Temperature Controlled Fan – Overview

The idea for this project was to build an enclosed device that would actively attempt to cool itself as temperatures inside increased. The main components for the project were the ATmega328P Xplained Mini microcontroller, a temperature sensor, and a 5 volt DC fan. The device was placed into a small plastic enclosure. A circular hole was cut into the top to mount the fan, a rectangle was cut to fit an LCD screen for displaying the temperature, and two rectangles were cut on the side for ventilation and USB power. This project utilized variations of analog to digital conversion (ADC) from Lab 3 and pulse width modulation (PWM) from Lab 4.

The ADC on the microcontroller was used to convert readings from the temperature sensor into a temperature value. A separate temperature value was set as a target temperature. As the temperature inside the case increased beyond the target temperature, the fan would switch on to ventilate the hot air out of the case to cool it down. Additionally, a transistor was used along with PWM via the board’s Timer Counter 1 and Compare Match Interrupt to limit the voltage to the fan and control its speed. The fan would start at a 40 percent duty cycle and increase by 10 percent for every degree above the target temperature, maxing out at a 100 percent duty cycle. Conversely, the fan would decrease its duty cycle as the temperature decreased, turning back off after reaching below the target temperature.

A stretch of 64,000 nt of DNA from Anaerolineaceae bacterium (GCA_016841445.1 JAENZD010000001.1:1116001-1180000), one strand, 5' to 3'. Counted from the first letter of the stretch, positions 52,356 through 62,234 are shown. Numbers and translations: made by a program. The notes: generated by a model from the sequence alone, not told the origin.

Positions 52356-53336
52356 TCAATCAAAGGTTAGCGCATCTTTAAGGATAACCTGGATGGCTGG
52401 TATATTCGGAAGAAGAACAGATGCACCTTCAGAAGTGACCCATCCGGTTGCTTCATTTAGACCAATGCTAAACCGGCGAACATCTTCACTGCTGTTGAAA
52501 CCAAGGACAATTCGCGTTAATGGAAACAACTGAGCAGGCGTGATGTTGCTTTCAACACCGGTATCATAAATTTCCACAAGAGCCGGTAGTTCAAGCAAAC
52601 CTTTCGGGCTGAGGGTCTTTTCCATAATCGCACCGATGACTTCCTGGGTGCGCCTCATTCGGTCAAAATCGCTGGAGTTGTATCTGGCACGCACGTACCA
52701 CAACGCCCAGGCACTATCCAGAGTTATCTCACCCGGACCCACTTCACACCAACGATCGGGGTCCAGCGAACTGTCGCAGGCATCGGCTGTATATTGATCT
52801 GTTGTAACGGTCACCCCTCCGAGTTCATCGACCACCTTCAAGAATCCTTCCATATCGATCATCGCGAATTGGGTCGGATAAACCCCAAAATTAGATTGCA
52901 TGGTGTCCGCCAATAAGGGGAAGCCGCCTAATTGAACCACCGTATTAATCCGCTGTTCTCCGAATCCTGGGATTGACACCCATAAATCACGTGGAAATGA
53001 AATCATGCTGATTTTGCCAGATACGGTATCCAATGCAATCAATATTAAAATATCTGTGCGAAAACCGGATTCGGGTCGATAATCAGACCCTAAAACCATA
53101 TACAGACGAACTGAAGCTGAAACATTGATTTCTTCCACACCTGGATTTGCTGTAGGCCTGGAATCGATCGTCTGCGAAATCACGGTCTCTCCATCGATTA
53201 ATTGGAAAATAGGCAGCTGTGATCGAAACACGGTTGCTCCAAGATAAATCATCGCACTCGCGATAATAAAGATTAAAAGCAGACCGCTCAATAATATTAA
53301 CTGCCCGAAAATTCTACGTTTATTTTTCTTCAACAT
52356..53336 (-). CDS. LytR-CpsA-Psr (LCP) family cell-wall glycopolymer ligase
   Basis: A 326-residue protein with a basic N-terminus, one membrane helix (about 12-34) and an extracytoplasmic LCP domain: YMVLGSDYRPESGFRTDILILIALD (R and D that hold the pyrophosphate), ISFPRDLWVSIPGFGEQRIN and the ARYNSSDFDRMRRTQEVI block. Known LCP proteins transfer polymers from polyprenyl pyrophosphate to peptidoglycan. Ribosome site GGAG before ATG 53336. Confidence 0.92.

Top View of the Case

Inside View of the Case

 

Temperature-Controlled Fan

To create our circuit for the temperature controlled DC fan, we built off the existing schematics used in labs 3 and 4. Our hardware includes an LCD, AtMega 328p board, temperature controlled sensor, fan, battery pack, transistor, two diodes, and multiple resistors at varying resistances. Challenges encountered wile wiring the circuit included changing our original plan to run the whole circuit off of the 6V battery pack. We found that this set up was not achievable due to the fan needing to pull more voltage from the circuit than we intended. To combat this issue, we decided to run just the fan off of the 6V battery pack and run the remainder of the circuit off of the USB. After much trial and error working with our circuit and varying resistors, we were able to find the optimal set up for the transistor used in the circuit while also finding that we needed to replace our original fan with a smaller spare fan that was in the lab room.